THE WORKSORRIEMANN SUMS REREREVISITED Newton’s Second Law of motion is generally written as , where is the mass of a body, is the force that is applied to the body to produce the acceleration . When the acceleration is no force is applied and, conversely, if no force is applied the accel-eration is .
When one does Physics, or Chemistry, or any other of the more applied sciences, one sticking point that always arises is the decision on what units to use to measure whatever we are interested in. Newton’s second law of motion is a nice case in point: In order to simplify calculations we would like to have , in other words the unit of force we choose should correspond to (one unit of mass)x(one unit of acceleration) In the SI metric system the unit of mass chosen is the kilogram (kg), and the unit of acceleration is
(longhand) (abbreviated) The resulting unit of force ( ) is called one (Choices of units are arbitrary, one could measure distances with any fixed rod, but they should be universally agreed upon, so scientists can commu-nicate!) In the British system Newton.
In order to avoid difficulties with “changes of direction”, that would force us to consider centripetal and centrifugal forces, we will limit ourselves to consider motion along a straight line. The physical definition of work is well known, workW (done by a force) is defined as W = (force)x(distance traveled) WARNING: forces in the same direction of motion are taken as positive in the formula, otherwise negative. Naturally, in the SI metric system, the unit of work is (one Newton)x(one meter) (one Joule J)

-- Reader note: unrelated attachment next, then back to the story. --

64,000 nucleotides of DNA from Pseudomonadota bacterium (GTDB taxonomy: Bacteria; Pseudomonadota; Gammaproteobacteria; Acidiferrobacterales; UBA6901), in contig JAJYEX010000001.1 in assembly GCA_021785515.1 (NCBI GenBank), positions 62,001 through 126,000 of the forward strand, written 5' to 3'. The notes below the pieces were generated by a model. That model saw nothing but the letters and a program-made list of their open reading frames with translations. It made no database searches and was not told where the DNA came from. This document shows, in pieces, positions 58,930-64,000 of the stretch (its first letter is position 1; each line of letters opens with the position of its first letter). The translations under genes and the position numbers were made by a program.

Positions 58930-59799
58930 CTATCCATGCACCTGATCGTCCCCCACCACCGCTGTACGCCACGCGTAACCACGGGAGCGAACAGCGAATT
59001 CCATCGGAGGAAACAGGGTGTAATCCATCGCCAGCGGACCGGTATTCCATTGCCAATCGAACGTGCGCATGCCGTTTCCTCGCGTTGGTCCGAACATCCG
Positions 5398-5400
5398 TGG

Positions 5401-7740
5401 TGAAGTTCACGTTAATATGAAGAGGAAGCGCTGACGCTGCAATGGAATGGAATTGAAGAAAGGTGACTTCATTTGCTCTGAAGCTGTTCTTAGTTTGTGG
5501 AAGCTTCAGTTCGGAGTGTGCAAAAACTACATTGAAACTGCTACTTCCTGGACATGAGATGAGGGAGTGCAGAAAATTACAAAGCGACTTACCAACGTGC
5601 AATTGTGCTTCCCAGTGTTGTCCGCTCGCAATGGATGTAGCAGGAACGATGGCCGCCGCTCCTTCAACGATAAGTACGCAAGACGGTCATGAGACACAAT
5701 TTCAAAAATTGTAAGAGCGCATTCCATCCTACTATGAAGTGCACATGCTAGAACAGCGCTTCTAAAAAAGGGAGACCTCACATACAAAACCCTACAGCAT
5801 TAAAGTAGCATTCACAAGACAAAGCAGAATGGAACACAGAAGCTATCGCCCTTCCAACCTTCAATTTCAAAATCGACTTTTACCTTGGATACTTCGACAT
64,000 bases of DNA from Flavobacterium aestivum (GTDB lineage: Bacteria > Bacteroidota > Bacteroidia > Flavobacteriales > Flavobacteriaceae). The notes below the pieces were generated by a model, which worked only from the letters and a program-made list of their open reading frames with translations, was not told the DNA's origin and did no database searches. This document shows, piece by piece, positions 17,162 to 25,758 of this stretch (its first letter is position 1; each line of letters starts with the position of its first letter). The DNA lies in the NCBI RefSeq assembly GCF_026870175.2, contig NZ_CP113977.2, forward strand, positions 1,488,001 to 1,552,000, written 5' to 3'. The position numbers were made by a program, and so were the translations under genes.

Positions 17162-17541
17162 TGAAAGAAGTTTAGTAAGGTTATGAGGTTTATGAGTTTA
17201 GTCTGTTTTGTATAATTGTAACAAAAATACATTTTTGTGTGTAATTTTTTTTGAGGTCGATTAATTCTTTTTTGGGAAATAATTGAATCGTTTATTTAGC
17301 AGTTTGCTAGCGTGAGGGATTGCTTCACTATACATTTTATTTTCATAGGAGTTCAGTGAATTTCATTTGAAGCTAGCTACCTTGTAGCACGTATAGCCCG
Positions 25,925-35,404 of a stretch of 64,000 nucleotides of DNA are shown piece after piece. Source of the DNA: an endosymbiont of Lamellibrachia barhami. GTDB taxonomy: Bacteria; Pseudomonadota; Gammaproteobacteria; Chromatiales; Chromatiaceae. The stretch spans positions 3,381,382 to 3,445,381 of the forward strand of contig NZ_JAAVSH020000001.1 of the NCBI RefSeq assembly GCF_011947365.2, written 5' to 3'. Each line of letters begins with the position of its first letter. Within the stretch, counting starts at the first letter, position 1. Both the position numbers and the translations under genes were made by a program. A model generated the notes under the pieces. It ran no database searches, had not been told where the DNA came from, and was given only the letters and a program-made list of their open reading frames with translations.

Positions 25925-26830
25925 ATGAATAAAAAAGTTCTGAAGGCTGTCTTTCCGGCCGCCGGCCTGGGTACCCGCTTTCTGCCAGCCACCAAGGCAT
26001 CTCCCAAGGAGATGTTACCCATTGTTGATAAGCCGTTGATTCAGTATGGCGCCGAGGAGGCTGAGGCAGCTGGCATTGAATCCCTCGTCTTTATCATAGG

The work done by gravity when you drop a 5 kg stone from a height of is (recall that gravity is ) Computations with constant forces are easy, just multiply by the displacement (if you lift a stone some height and then lower it back to the ground, the displacement is , and that is the work you (or gravity) have done ! What if the force varies with the position ?
Can we compute the work? By now it’s old hat for us! Let represent the position, the force, . The work performed by as the position moves from to is So the total work performed by the force is the limit of the Riemann sums Of course, we compute the work as
Now we do examples. We start with the study of SPRINGS. They look like and there is a law, known as Hookes Law, that says that, if denotes the distance from the end of the spring to the position of that end when the spring is unstressed, then the spring reacts with a force where is a constant.
There are two kinds of possible problems: • are given (as a nifty word problem) and you are asked to compute • are given (as a nifty word problem), you are asked to compute , then to compute Let’s do both kinds. The first kind is trivial, if you know the integral is easy to compute.
As an example of the second kind, suppose you are told that a certain spring has unstressed length and that the force required to compress the spring down to is . How much work is needed to extend the spring from unstressed length to ? Solution: From Hookes Law we get (careful with the units!). Therefore And the needed force is
HANGING ROPES We are going to compute the work required to lift a weight with a rope that hangs down and weighs .
The work used up by is trivial, it’s What about the rope itself? Looking at the figure We see that the length (the blue piece) at distance from the end of the rope (not necessarily the ground!) has to be lifted for
and weighs The work required to lift up the blue piece is therefore . The total work used to lift the rope (just the rope !) is (based on our experience with Riemann sums) (Where did the come from?) What if the rope gets heavier the further away from the end, say ?
So now we have The prevous formula for the work on the rope becomes which changes the integral to Now do lots of homework!